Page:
Bright SPARC

October 29, 2019
Dr. Leslie Lenert (left) and Royce Sampson (right) are adapting an MUSC-created research tool into a hybrid cloud version that could benefit clinical and translational research nationwide.
Dr. Leslie Lenert (left) and Royce Sampson (right) are part of a team at the South Carolina Clinical & Translational Research Institute that is developing a cloud-based version of an MUSC-created metrics-tracking and resource-discovery tool.

Speeding the translation of discovery in the laboratory to the clinic and the community is the goal of the more than 60 Clinical & Translational Science Awards Program (CTSA) hubs funded by the National Institutes of Health (NIH)  National Center for Advancing Translational Sciences (NCATS). Collectively, they strive to remove the barriers and inefficiencies that slow translation.

But how does each hub know its efforts are working and measure the overall impact of its program? How does it compare its efforts to those of other hubs? How does it find out about needed resources or services that have already been created by other hubs?

“Our goal is to create the first truly cross-CTSA cloud application that provides a win-win-win scenario: reducing the costs of CTSA systems, helping hubs drive efficiency efforts and supporting NCATS monitoring and improvements to the CTSA program as whole.” -- Dr. Leslie Lenert

To help to answer these questions, a prototype of a cloud-based informatics and resource-discovery tool will be built over the next year by a team at the South Carolina Clinical & Translational Research (SCTR) Institute, with funding from an NCATS administrative supplement. SCTR is a CTSA hub housed at the Medical University of South Carolina. Vice president for research and SCTR director Kathleen Brady, M.D., Ph.D., is the principal investigator for the project.

The team will adapt SCTR-created SPARCRequest (SPARC), an electronic storefront of research resources that provides a one-stop shop for investigators planning a trial, into a hybrid cloud version (e-SPARC) of the tool.  Originally created for use at MUSC, SPARC was released as open source in 2014 to encourage adoption and contributions by more CTSA hubs. To date, 12 CTSA and NIH-funded translational research hubs comprising 27 institutions have adopted SPARC.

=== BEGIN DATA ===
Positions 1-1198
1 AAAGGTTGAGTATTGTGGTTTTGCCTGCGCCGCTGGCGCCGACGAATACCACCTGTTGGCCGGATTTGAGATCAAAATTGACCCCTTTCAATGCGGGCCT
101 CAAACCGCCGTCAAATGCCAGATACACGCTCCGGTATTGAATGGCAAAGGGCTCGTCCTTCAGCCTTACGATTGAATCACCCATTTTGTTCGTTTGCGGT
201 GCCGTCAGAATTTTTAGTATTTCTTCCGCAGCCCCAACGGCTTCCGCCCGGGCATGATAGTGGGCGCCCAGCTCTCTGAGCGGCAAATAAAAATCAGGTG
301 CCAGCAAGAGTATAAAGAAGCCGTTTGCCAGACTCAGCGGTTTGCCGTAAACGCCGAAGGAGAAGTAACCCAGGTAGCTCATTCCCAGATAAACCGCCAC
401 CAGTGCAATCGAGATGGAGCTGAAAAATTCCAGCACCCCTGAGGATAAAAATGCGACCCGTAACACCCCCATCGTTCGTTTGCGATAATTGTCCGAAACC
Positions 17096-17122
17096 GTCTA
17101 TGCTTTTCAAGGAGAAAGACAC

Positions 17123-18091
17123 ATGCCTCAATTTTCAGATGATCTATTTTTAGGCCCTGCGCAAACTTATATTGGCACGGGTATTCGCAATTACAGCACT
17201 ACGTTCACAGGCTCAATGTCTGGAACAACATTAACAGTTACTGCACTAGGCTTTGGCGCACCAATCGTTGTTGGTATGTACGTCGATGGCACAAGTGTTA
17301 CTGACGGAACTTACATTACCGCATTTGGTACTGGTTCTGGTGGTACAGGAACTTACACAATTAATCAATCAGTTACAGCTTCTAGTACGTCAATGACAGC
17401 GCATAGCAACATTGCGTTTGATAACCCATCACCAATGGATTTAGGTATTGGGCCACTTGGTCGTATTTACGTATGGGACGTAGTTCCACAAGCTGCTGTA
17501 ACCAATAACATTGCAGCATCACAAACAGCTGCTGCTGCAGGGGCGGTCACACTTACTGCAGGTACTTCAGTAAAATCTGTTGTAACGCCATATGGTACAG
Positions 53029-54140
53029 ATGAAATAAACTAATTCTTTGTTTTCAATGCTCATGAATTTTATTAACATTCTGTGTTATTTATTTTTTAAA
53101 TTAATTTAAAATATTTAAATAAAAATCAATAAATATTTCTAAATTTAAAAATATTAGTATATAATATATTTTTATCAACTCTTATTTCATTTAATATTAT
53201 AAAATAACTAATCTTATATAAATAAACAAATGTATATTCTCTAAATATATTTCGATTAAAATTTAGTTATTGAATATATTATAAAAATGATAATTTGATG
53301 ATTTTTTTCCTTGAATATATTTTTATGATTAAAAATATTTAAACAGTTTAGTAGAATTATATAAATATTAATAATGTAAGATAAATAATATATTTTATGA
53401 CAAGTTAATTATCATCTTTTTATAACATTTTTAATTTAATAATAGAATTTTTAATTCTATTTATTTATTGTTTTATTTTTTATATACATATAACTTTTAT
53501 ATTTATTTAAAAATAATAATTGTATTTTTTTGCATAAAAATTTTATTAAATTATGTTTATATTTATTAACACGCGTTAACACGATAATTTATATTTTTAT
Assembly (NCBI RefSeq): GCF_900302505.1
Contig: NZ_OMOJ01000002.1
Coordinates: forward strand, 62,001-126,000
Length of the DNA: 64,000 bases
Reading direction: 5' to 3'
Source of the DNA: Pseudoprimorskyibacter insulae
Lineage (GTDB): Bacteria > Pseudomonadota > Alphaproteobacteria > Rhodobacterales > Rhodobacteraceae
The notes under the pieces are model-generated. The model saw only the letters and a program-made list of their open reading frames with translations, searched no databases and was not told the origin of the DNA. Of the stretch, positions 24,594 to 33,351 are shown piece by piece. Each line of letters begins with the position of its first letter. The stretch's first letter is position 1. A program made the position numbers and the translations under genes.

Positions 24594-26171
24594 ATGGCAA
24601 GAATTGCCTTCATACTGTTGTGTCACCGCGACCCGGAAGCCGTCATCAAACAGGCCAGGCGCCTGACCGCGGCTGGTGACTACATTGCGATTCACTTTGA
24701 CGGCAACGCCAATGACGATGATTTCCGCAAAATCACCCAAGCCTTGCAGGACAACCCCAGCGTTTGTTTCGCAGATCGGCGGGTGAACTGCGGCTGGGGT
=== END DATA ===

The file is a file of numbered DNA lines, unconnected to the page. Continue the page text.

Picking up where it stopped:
“The engagement by our open-source partners has been invaluable in developing SPARC (...) That continued engagement will be invaluable as we develop e-SPARC to ‘turn the curve’ on cross-CTSA collaborations.” -- Royce Sampson

The project is directed by MUSC chief research information officer and SCTR associate principal investigator and informatics director Leslie Lenert, M.D. Other participants include SCTR primary administrator Royce Sampson, R.N.; SCTR informatics codirector Jihad Obeid, M.D.; and SCTR evaluation director Jillian Harvey, Ph.D. SCTR senior systems analyst Wenjun HePh.D. and SCTR informatics software architect Andrew Cates lead the implementation team. Kyle Hutson and Leila Forney, DNP, R.N., will coordinate implementation with collaborating sites and SPARC open-source efforts.

Three of SPARC’s open-source partners are collaborators on the e-SPARC project. They are Case Western Reserve University Clinical and Translational Science Collaborative,the University of Iowa National Center for Data to Health core, and the Louisiana Clinical and Translational Science Center, which is funded by the Institutional Development Award Program for Clinical & Translational Research (IDeA-CTR). The project relies on the organizational structure developed for the open-source initiative, which is outlined in a recent article published in the Journal of Clinical and Translational Science. 

“The engagement by our open-source partners has been invaluable in developing SPARC, ensuring that it supports CTSA and other NIH-funded hubs with diverse organizational structures,” said Sampson, one of the creators of SPARC. “That continued engagement will be invaluable as we develop e-SPARC to ‘turn the curve’ on cross-CTSA collaborations.” 

Hypothetical e-SPARC dashboard
Hypothetical e-SPARC dashboard. Figure courtesy of Wenjun He.

The rapid adoption of SPARC suggests that it has the potential to serve the CTSA Consortium. However, not all hubs have the technical bandwidth to implement and maintain their own copy of SPARC. Creating a cloud-based version of the tool could help remove these barriers.

The e-SPARC prototype will use a software-as-a-service hybrid cloud solution. This solution will enable privacy protection of each hub’s data, while enabling NCATS to access cross-hub aggregate data to gain insight into the impact of the CTSA program as a whole. The e-SPARC team will build prototypes of dashboards so each hub can review its performance. 

 ”Our goal is to create the first truly cross-CTSA cloud application that provides a win-win-win scenario: reducing the costs of CTSA systems, helping hubs drive efficiency efforts and supporting NCATS monitoring and improvements to the CTSA program as whole,” said Lenert.

The release of e-SPARC will also help Investigators to find CTSA hub collaborators for multisite trials and new resources and services developed elsewhere in the CTSA consortium that could at once help them meet their goals and prevent duplication of efforts. As new services come online, they would be made discoverable to all hubs immediately.

If the prototypes prove promising, e-SPARC could become an invaluable metrics-tracking and collaborator- and resource-discovery tool for the CTSA community.

About the Author

Kimberly McGhee

Keywords: Research